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Thursday, February 27

Greensky Bluegrass

Tumbleweed Wanderers

7 p.m. doors, 8 p.m. show

All ages welcome

$20 advance, $23 day of show

Greensky Bluegrass

As their name might suggest, Greensky Bluegrass utilizes traditional bluegrass instruments - dobro, banjo, guitar, upright bass and mandolin. However, the music that they make is anything but reversionary and the new album, Handguns is a brave expression of what separates their original music from the rest of the bluegrass genre. 

Handguns was recorded in between tours this winter as the band holed up in a studio in their home state of Michigan, committing the songs straight-to-tape on the exact recording console that originally birthed Lynyrd Skynyrd's infamous track "Free Bird" decades earlier. Matching the warmth of the analog sound, vintage microphones were utilized alongside state-of-the-art studio equipment to create a truly blended and artful sonic experience.

Greensky has continued to gain national momentum since they won the Telluride Bluegrass Festival's coveted Band Competition in 2006 and have been invited to play at last summer's Northwest String Summit, Grey Fox Bluegrass Festival and NPR's Mountain Stage, while also playing at Bonnaroo, Bumbershoot and Hardly Strictly Bluegrass. As these diverse festivals would suggest, they're a bluegrass band but they're not. Bluegrass doesn't have distortion, or horns for that matter. Greensky does.

Of course, none of this happened overnight or without sacrifice. Greensky is just as much a grit of the asphalt band as they are a salt of the earth band, having played over 160 shows nationwide, every year, for the last six years.  It was by winning over folks on the band's never-ending tour that got them where they are today - not by a label, syndicated radio play or being on the shelves at big box stores.

As a bonus for all, Greensky Bluegrass is giving away half of Handguns for free. This five-song Handguns EP is available on the Greensky Bluegrass website for anyone who wants to listen.

The motive? To be heard.  For musicians, the model has changed with satellite radio where the F word flies free and name-your-own-price record releases. One thing remains true, however: when the music is great, people will listen.

Greensky Bluegrass is Anders Beck (dobro), Michael Arlen Bont (banjo), Dave Bruzza (guitar), Mike Devol (upright bass) and Paul Hoffman (mandolin).

What the press says:

"Representing the genre for a whole new generation." - Rolling Stone

"Taking chances - and pushing the boundaries of a proud tradition - are what mark Greensky Bluegrass' sound, which tips its cap to backwoods-jazz virtuosity while holding on to a rock 'n' roll edge." - San Francisco Chronicle

"...under the old-timey harmonies, mandolin, banjo and upright bass is a vibe that's just as comfortable with mellow workouts as it is with speedily picked hoedown numbers." - The Onion, Denver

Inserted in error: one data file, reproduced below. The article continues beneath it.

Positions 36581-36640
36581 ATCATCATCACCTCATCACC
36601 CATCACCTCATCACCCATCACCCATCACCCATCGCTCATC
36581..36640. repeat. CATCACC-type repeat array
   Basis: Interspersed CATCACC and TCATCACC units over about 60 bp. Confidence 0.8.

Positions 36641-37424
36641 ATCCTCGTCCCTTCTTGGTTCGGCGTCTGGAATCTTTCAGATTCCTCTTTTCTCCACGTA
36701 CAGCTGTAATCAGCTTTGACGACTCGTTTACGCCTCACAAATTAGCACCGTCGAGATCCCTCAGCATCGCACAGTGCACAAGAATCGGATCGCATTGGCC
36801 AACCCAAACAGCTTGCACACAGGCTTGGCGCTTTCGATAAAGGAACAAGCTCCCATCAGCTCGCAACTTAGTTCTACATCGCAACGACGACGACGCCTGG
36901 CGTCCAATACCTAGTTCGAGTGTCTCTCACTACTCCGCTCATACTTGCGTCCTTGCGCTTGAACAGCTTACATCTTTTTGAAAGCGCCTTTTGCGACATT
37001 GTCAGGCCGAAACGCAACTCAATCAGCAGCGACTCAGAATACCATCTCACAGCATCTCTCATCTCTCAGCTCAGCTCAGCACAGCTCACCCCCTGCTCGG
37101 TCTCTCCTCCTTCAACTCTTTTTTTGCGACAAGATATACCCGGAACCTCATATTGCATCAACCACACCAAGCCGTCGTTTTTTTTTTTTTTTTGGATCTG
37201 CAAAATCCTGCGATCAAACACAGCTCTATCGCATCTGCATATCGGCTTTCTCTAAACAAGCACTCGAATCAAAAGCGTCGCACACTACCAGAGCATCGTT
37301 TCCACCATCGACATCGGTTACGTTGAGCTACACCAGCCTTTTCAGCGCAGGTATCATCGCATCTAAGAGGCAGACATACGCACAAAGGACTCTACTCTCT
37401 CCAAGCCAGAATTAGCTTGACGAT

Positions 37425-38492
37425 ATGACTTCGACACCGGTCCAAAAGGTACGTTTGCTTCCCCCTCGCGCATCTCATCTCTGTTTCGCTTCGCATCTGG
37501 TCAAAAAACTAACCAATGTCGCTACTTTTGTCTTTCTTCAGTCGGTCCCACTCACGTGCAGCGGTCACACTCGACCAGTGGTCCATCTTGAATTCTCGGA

"Skillfully walks the line between traditional and progressive... Greensky Bluegrass shows its reverence for those artisans who've come before, even while the band blazes ahead." - Relix Magazine

"...snappy mandolin and banjo hooks, playful acoustic ramblings and plenty of down home American spirit... whether you're a String Cheese, Railroad Earth or Del McCoury fan; they've got you covered." - Sacramento Press

"Much like newgrass heroes Yonder Mountain String Band and Railroad Earth before them, Kalamazoo, Michigan's Greensky Bluegrass trade in carefree brand of genre- jumping roots music. Though their tunes bear notable traces of rock, jazz and Americana, their affinity and respect for traditional bluegrass shines through with every nimbly picked tone." - Seven Days, Burlington

"In the big, crowded world of jam bands, carving out a distinct identity and following isn't an easy task. But Kalamazoo's Greensky Bluegrass is busy achieving just that, enjoying road success and growing national acclaim for its sublime, inventive approach to rootsy Americana." - Detroit Free Press

"The five-man outfit plays originals and covers (traditional and otherwise) with rootsy precision and edgy boldness." - Dallas Morning News

"Along with acts like Yonder Mountain String Band and Old Crow Medicine Show, the five-man, all-acoustic Greensky Bluegrass keeps one foot in traditional music and steps the other forward. The sound isn't unfamiliar - banjo, mandolin and stand-up bass picking still race through the tunes, but so do heavy grooves, swooning strings and extended jams." - Metromix Indianapolis

"...the band brings plenty of chops to the table, but the finger-plucking rarely steals the spotlight. This Michigan quintet is more about warm voices telling stories in tightly constructed tunes, and they do it mighty well." - Columbus Alive

"Greensky Bluegrass takes bluegrass to a new high by weaving psychedelic rock into a roots-oriented go-for-broke approach... With some of the new-school attitude of Yonder Mountain String Band and the down-home sound of the hills (via Michigan), the group is carving out its own space in the jamgrass barnyard." - Westword

"...channeling all the right icons: Norman Blake, the Seldom Scene and even mid-'70s New Grass Revival (the choice stuff, before Béla). Of course, this is bluegrass. So manic chops mean a lot to Greensky Bluegrass. Yet they are also masterful storytellers." - Seattle Weekly